Last November I went to Bucharest to shadow an American neuroscientist, Charles Nelson, whose team has studied the same group of 136 Romanian orphans for the past 14 years. My (loooong) story about this project came out this week in Aeon Magazine. Here’s a snippet:
In 1999, [Nelson] and several other American scientists launched the Bucharest Early Intervention Project, a now-famous study of Romanian children who were mostly ‘social orphans’, meaning that their biological parents had given them over to the state’s care. At the time, despite an international outcry over Romania’s orphan problem, many Romanian officials staunchly believed that the behavioural problems of institutionalised children were innate — the reason their parents had left them there, rather than the result of institutional life. And because of these inherent deficiencies, the children would fare better in orphanages than families.
The scientists pitched their study as a way to find out for sure. They enrolled 136 institutionalised children, placed half of them in foster care, and tracked the physical, psychological, and neurological development of both groups for many years. They found, predictably, that kids are much better off in foster care than in orphanages.
Perhaps the strangest part of this project was that the fundamental scientific question it posed — Are orphanages bad for kids? — had already been answered. Definitively. Studies going back many decades had shown that orphanages are awful.
Research with human subjects is normally considered unethical if it doesn’t tackle novel questions. In this case, though, Nelson’s project was ethically justified because Romanian officials had not paid any attention to those previous studies. Quite the opposite: They had a strong cultural belief that state-run orphanages would protect orphans far better than unstable and untrustworthy foster parents. So the study went ahead, and exactly how it did so is the crux of my story.
During my reporting, I had a hard time wrapping my head around the Romanian cultural preference for institutions. I chalked it up to the lasting shadow of Nicolae Ceaușescu, the Romanian dictator who, for decades before his assassination in 1989, had deliberately cultivated the population of institutionalized orphans to ensure loyalty to the state.
But this week I learned from fellow science writer Maia Szalavitz that the pro-orphanage idea still persists to a surprising degree.
In 2010, Szalavitz wrote a Forbes post outlining all the ways in which orphanages are damaging. In one part of the post, she describes a fascinating early study:
Research on the dangers of institutional care for young children dates back to the 1940s. For as long as they have existed, orphanages have always had alarmingly high death rates. From the early 20th century onwards, this was blamed on contagious disease–and so, attempts were made to keep orphanages sterile, to isolate children from each other by doing things like hanging sterilized sheets between their cribs.
But Austrian psychoanalyst and physician Rene Spitz proposed an alternate theory. He thought that infants in institutions suffered from lack of love–that they were missing important parental relationships, which in turn was hurting or even killing them.
To test his theory, he compared a group of infants raised in isolated hospital cribs with those raised in a prison by their own incarcerated mothers. If the germs from being locked up with lots of people were the problem, both groups of infants should have done equally poorly. In fact, the hospitalized kids should have done better, given the attempts made at imposing sterile conditions. If love mattered, however, the prisoners’ kids should prevail.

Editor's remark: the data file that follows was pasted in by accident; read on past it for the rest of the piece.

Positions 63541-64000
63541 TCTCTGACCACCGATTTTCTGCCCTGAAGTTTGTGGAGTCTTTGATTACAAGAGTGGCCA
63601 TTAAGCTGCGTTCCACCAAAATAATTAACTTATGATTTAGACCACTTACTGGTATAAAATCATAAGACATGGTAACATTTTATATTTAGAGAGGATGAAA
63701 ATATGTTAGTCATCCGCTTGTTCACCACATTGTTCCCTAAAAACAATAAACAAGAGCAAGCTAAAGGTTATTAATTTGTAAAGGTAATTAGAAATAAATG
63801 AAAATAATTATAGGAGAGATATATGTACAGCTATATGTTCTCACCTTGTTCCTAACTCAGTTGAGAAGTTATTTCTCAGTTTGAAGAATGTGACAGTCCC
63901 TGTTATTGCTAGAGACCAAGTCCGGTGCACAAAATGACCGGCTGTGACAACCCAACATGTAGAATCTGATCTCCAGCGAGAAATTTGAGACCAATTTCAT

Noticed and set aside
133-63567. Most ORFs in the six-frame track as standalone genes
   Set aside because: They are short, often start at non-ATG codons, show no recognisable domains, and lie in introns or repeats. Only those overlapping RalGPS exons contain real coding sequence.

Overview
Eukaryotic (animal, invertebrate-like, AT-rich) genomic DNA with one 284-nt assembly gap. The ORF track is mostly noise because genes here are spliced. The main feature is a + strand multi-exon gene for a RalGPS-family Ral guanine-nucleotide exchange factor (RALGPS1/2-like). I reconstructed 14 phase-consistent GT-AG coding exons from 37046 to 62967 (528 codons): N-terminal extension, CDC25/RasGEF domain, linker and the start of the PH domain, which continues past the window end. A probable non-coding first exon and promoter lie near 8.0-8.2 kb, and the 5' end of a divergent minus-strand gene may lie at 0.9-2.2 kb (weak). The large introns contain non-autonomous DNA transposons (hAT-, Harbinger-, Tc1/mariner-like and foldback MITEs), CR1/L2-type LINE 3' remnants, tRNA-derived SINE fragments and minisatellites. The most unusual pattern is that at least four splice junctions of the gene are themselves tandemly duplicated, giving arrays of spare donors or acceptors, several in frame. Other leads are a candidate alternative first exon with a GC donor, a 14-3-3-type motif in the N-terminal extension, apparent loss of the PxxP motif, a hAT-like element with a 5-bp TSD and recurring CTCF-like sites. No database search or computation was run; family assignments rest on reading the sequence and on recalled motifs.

Love won: 37% of the infants kept in the bleak hospital ward died, but there were no deaths at all amongst the infants raised in the prison. The incarcerated babies grew more quickly, were larger and did better in every way Spitz could measure. The orphans who managed to survive the hospital, in contrast, were more likely to contract all types of illnesses. They were scrawny and showed obvious psychological, cognitive and behavioral problems.
Now here’s the surprising part. Szalavitz told me that she got tons of comments on that post from people who still believe that institutions are OK for infants. There were so many apologists, in fact, that she wrote a follow-up post a few days later calling them out. In that, she pointed to a story in the New York Times with a dreadful headline: Study Suggests Orphanages Are Not So Bad. The study in question, published in 2009, indeed found no differences in cognitive development or emotional well-being between kids in Africa and Asia who lived in orphanages versus family homes. But the study had one big caveat that was ignored in the Times article: The kids were all between the ages of 6 and 12. For children younger than that, orphanages are so bad.
Why is this idea so difficult to accept? Szalavitz says it’s not about cost, as foster care is far less expensive than keeping an orphanage open. She suspects it does come down to money, though, in that government and non-profit funding is more easily granted to institutions than individuals. That agrees with what I heard in Romania. Elizabeth Furtado, one of the researchers working on the Romanian orphans project, put it like this:
The last two years on the project have been somewhat defeating, Furtado says, because the adolescents’ behaviors are becoming more difficult to manage, and the foster-care parents are getting less and less support — financial, educational, emotional — from the government. ‘On the one hand, I know that we are doing a lot of good for a lot of these kids,’ she says. ‘But it makes me sad that legislation isn’t keeping up with enough of what we’re finding.’